Nepal thwarts Sobhraj’s freedom bid yet again

By Sudeshna Sarkar, IANS

Kathmandu : Charles Sobhraj’s dream of the things he would do if Nepal’s Supreme Court set him free in a three-decade-old murder case remained a dream with the apex court Sunday once again putting off the announcement of the final verdict, the second time in less than a month.

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Sobhraj, the mastermind behind a string of crimes in Asia in the 1970s, who was planning to walk out of the prison into a luxury hotel and soak himself in the bath for “two hours” if the court finally ended his four-year battle for freedom in Nepal, would now have to cool his heels in his high-security cell in Kathmandu’s Central Jail till the next date for the verdict is announced.

According to the 63-year-old’s aides, the verdict was put off as the daughter of one of the two judges who heard his final appeal is getting married Sunday.

Earlier this month, the decision was deferred once more on Nov 4 since one of the judges was out of station.

Since he was arrested from a Kathmandu casino in 2003 and charged with various crimes, Sobhraj’s luck seems to have deserted him.

His Nepal trials have been marked by inordinate delays, sometimes due to clerical error, at times due to Nepal’s long religious festivals and once due to a shutdown in Kathmandu and the imposition of daytime curfew.

Even the French Embassy, that is watching the case keenly as Sobhraj now holds French citizenship, has urged Nepal’s government to speed up the trial.

The deferment means Sobhraj would also have to postpone his visit to the Sikh temple in nearby Lalitpur district to offer his thanks in a gesture that ties him to his Indian father by tradition.

The verdict of judges Anup Sharma and Top Bahadur Magar Sunday was to have finally laid to rest a drama that began in 1975 with the discovery of the dead body of an American backpacker, Connie Jo Bronzich, on the way to the Kathmandu airport, and reached its climax in 2003 when Sobhraj was sighted in the city’s tourist hub by a local daily.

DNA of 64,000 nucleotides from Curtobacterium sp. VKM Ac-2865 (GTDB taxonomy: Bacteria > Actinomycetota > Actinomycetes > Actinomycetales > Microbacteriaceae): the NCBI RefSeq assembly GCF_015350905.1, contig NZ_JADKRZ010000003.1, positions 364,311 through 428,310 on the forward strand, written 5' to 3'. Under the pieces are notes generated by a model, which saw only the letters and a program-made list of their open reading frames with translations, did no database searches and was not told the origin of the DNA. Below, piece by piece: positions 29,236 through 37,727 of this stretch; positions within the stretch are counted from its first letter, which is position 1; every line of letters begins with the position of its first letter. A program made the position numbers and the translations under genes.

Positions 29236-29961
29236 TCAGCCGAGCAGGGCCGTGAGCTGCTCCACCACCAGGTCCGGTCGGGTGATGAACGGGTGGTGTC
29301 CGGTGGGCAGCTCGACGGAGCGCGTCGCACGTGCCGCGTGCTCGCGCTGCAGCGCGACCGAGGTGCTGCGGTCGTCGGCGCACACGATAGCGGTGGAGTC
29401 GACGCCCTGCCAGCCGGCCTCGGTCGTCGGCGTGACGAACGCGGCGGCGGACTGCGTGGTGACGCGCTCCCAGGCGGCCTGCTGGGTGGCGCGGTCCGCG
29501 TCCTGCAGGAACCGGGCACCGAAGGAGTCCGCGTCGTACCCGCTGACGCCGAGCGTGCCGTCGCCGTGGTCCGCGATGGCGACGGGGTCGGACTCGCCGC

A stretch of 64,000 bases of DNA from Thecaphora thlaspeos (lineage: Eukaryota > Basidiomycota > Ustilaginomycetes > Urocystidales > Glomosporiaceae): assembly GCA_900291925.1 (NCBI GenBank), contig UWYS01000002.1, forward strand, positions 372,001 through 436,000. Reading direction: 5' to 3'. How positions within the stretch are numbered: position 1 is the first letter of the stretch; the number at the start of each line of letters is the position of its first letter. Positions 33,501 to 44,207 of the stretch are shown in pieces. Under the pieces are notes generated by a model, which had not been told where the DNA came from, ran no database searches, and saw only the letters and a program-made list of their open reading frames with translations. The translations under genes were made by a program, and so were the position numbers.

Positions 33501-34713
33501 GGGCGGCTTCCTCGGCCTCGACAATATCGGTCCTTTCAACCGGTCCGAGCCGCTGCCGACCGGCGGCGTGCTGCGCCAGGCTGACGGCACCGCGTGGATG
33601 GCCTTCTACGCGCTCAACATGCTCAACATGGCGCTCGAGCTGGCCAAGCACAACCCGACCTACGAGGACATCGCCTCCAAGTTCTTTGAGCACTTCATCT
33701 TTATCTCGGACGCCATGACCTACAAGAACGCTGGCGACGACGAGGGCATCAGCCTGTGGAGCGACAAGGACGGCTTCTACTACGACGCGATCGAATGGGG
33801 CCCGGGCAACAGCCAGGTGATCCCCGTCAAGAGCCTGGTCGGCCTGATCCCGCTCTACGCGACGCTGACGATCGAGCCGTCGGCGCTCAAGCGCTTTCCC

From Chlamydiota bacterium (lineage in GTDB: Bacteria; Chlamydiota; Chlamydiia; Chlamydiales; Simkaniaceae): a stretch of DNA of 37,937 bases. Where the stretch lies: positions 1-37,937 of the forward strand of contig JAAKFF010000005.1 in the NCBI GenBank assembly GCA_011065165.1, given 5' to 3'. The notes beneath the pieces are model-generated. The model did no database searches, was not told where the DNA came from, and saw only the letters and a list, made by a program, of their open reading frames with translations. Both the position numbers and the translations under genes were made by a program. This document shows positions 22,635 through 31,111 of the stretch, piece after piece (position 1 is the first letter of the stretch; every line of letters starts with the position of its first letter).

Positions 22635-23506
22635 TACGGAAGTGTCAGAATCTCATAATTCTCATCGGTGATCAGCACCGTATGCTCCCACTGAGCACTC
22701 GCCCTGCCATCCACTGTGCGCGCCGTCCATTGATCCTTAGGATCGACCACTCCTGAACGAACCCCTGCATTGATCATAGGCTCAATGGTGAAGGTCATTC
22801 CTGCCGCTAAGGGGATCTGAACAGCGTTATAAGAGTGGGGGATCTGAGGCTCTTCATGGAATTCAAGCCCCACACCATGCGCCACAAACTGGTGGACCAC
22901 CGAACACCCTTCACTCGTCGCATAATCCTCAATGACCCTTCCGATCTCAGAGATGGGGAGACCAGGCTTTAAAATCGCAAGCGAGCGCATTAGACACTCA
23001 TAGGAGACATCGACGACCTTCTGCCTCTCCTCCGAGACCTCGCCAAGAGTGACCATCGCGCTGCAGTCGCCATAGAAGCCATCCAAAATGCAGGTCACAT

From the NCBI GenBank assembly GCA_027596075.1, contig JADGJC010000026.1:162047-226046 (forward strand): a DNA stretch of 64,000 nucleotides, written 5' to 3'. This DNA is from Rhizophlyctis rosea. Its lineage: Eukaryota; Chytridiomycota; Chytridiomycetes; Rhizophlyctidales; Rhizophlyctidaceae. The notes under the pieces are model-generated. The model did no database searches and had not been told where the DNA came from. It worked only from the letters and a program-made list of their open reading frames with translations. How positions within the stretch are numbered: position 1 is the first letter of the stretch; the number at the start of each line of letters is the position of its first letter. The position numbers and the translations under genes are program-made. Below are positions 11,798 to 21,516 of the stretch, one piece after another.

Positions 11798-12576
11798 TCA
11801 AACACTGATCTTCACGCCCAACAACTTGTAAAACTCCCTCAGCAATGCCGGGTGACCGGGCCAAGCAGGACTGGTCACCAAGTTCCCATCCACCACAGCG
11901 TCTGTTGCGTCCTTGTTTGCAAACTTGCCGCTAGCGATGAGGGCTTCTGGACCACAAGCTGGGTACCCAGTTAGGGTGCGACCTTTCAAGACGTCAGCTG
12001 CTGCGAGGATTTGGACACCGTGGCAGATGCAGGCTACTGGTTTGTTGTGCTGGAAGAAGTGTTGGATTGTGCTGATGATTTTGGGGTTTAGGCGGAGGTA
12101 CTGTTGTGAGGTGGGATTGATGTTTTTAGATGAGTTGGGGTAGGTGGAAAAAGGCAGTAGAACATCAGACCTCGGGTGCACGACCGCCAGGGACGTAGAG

The Himalayan Times daily published photographs of Sobhraj for several days, along with reports that relied on books written on Sobhraj by journalists, which Sobhraj dismisses as inaccurate.

The reports revived the memory of Bronzich’s murder and led to police arresting Sobhraj from an upmarket casino in September 2003.

However, he was not charged with murder at first. Instead, police accused him of having visited Nepal in 1975 on a fake passport.

Though the district court dismissed the case, the police, most probably egged on by the tremendous publicity the case generated worldwide at Sobhraj’s name, re-arrested him from the court premises and laid the fresh charge of murder.

The Bronzich case had rocked Nepal in the 1970s because soon after the discovery of the American’s body, police also came across the corpse of a Canadian, Laurent Armand Carriere, who Bronzich had befriended during her Nepal trip.

Though police also suspected Sobhraj of being behind Carriere’s murder, the case could not be re-opened for technical reasons.

Sobhraj, who himself submitted a written argument in Supreme Court in September after his lawyers had argued his case, says he never came to Nepal before 2003, was not found guilty of murder anywhere in the world and was convicted after an unfair trial in Nepal where the police did not have any evidence, did not call any witnesses for cross-examination and did not arrange for an interpreter.

What would have been an ordinary crime became the stuff Hollywood films are made of with the proceedings being joined by the man who was the investigating police officer in 1975.

Bishwo Lal Shrestha, who subsequently left the force and became a lawyer, was appointed, by a quirk of fate, by Bronzich’s father to get justice for his slain daughter.

After the verdict, Sobhraj plans to publish his memoirs, chronicling his Nepal saga, while a French television company will make a new film on the ordeal.